And that brings me to social networking. What I am going to say is counter-intuitive. I know that as only 6 months ago I was a complete sceptic, no more than that, I was a denier. One of my first blog posts was called Twitter Ye Not, and I detailed my objections to social media in general and twitter in particular. As you can read, I was unconvinced but you will see from the postscript added a couple of months ago, I am now persuaded of the value of social networking for business.

And actually it is more than that. Twitter suits me!

When I first considered the benefit of hearing what anyone had to say in just 140 characters I thought it unlikely that they could say anything of interest in that few words. I reckoned without human ingenuity…..and most communication is managed without annoying teenage textspeak abbreviations. You do have to pick the accounts you follow carefully. The amount of banality and vacuuos nonsense out there is truly mindblowing – there are only so many times I can read “today is the first day of the rest of your life” and other such ludicrous platitudes before I want to throw myself out of the window, taking the tweeter with me!

But the big positive for me is that by following short posts on twitter over a period of a couple of days you can get a far better insight into the person than you can in the business card frenzy that is the networking breakfast. You can choose, from the comfort of your own seat, whether to engage with that person or not, as opposed to being wedged into a corner of a second-rate hote room by a used car salesman or aromatherapist. And most posts come with a link so that you can instantly find out more about the issue, business or person. At an event you have to wait until you get back home and visit the website described on the business card to find out that the international grain merchant you spent the whole event talking to actually runs a bird seed shop in Peckham.

So, I’m a convert, to twitter at least.

If you have got a twitter account yourself then let us know and we can follow each other.

You can follow me at http://www.twitter.com/kebirch and the3rdi at www.twitter.com/the3rdimagazine

See you there

Time flies, drags and waits for no man.

31 05 2010

I am fascinated by the concept of time.

My bookcases are crammed with titles such as Times Arrow, Achilles in the Quantum Universe and Time travel in Einstein’s Universe.

So what is time?

It is common to suggest that time is the 4th dimension. We can measure the other three directly – we can reach out and touch three dimensional objects. Our physical bodies exist in a three dimensions. But we cannot touch time. I am aware of it’s effect when I look in the mirror. I look older. And time is always heading in the same direction. I am never going to grow younger.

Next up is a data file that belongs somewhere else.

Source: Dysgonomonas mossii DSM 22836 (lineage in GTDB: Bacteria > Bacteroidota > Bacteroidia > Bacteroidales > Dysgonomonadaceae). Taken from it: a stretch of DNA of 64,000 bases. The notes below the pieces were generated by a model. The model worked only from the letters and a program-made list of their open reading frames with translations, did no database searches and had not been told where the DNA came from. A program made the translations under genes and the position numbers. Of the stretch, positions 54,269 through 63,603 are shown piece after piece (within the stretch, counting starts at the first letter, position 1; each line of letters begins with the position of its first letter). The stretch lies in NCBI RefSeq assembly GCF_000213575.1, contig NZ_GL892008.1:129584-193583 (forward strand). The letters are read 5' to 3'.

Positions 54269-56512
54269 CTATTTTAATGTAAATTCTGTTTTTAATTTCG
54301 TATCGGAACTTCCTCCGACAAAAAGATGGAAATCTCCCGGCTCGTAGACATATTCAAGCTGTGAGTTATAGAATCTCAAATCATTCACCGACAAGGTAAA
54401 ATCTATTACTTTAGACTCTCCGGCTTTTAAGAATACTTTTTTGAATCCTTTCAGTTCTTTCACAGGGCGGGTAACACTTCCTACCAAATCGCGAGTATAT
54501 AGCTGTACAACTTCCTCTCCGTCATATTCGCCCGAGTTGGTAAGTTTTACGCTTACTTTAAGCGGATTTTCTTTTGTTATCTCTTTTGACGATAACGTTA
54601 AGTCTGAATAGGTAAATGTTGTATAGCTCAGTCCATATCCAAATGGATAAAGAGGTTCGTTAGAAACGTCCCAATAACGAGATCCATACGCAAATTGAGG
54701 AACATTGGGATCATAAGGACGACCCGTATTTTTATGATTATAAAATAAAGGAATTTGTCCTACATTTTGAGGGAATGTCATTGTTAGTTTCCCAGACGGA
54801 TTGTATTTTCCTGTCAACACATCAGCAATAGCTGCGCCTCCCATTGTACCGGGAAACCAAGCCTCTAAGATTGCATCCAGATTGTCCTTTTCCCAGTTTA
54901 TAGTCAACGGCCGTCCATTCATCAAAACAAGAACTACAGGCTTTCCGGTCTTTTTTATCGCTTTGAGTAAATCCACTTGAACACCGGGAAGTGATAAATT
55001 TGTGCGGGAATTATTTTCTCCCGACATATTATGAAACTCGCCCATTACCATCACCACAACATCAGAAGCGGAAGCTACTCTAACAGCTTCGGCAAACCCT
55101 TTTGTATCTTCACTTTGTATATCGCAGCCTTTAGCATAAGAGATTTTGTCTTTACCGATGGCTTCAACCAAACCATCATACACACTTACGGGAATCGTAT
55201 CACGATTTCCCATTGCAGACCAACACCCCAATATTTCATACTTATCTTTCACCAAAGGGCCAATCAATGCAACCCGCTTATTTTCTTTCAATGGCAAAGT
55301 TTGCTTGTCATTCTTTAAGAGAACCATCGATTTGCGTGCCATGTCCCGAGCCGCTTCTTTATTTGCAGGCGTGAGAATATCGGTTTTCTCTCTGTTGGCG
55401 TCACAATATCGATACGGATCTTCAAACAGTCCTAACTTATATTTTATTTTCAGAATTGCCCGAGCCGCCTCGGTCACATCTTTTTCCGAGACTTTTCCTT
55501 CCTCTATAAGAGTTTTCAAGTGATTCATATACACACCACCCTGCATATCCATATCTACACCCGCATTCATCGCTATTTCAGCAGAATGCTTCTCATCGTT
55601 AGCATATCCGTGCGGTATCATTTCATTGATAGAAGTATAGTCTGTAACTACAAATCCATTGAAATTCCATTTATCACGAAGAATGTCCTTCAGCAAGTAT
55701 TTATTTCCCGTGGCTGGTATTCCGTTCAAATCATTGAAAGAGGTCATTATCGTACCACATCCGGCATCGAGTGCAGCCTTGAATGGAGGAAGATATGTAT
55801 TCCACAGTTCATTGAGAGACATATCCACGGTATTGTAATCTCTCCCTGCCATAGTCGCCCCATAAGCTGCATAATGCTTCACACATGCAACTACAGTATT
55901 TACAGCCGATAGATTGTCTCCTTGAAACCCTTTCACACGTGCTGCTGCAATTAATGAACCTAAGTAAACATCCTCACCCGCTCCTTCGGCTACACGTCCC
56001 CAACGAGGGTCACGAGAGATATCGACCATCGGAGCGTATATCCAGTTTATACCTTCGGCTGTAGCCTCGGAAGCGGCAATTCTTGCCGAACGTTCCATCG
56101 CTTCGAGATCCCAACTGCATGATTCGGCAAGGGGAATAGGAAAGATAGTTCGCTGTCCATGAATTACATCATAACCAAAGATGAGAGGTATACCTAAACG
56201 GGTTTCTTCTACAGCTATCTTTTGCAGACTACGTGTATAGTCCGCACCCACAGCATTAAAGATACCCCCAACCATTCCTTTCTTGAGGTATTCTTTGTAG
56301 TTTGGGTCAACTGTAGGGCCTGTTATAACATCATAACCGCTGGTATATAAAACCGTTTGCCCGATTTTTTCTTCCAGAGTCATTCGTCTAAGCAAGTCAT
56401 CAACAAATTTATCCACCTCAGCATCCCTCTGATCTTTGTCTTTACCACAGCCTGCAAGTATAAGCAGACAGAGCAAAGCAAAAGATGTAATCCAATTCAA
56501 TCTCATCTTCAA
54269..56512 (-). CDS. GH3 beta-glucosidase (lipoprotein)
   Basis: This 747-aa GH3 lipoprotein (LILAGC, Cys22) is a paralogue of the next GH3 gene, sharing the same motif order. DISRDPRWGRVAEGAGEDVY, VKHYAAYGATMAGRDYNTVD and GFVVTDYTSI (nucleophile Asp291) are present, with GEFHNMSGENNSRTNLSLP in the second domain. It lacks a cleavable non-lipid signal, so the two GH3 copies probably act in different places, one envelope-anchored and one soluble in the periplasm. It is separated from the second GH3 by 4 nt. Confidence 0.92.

This effect – times arrow – is scientifically founded in entropy. As we go “forward” in time, the second law of thermodynamics states that the entropy of a system tends to increase or remain the same; it will never decrease. Entropy measurement can, therefore, be thought of as a kind of clock. However entropy is the only quantity in the physical sciences that seems to imply a particular direction for time. In other cases, other equations, time does not assume a particular direction. But it is this perception of time passing that resonates in our everyday life.

We experience time in different ways. We talk about time flying, time dragging, time weighing heavily. It’s passage is rarely, if ever, seen as regular, even or linear.

I heard a short story recently – more of a mind exercise really – where people in heaven relived their lives in the exact proportions they did on earth, but not in the same sequence. So if they had spent an hour a day on the train to work then in heaven they would spend 9,600 hours consecutively, without a break, sitting on a train. Bizarre thought but it does make you reassess how you spend time here on earth.
I had a perfect example yesterday. I have an iphone on which I play Bejeweled. I was trying to find the high scores when I came across a statistics page that suggested that I had played the game for 5 days – 5 whole days!! I’ve only had the phone for 7 months. Surely not?! I only play in those dead moments, waiting for a train, waiting for the kettle to boil so let’s assume i play 4 times a day, 10 minutes a time; 40 mins a day over 7 months is 8520 minutes – almost 6 days!! To my horror it is possible!!

And every Wednesday I sit. I sit in a world where time in the way I normally experience it just doesn’t exist. I help a guy who is the same age as I am and who has dementia. He has no coherent sense of time as his memory is fragmented and unreliable.

He knows that he knows me. He recognises me as a friend but can’t remember my name. He asks where I am from at about half hourly intervals. And so we sit and cycle through simple, often asked questions and responses throughout the evening.

He gets tired and he sleeps; he gets hungry and so he eats. There is a rhythm to his day which marks the massage of time but all of the memories of what has passed are vague and jumbled. Time is flattened as all his experiences have happened at the sane time: yesterday, last week, last year are indistinguishable and lumped together as being past.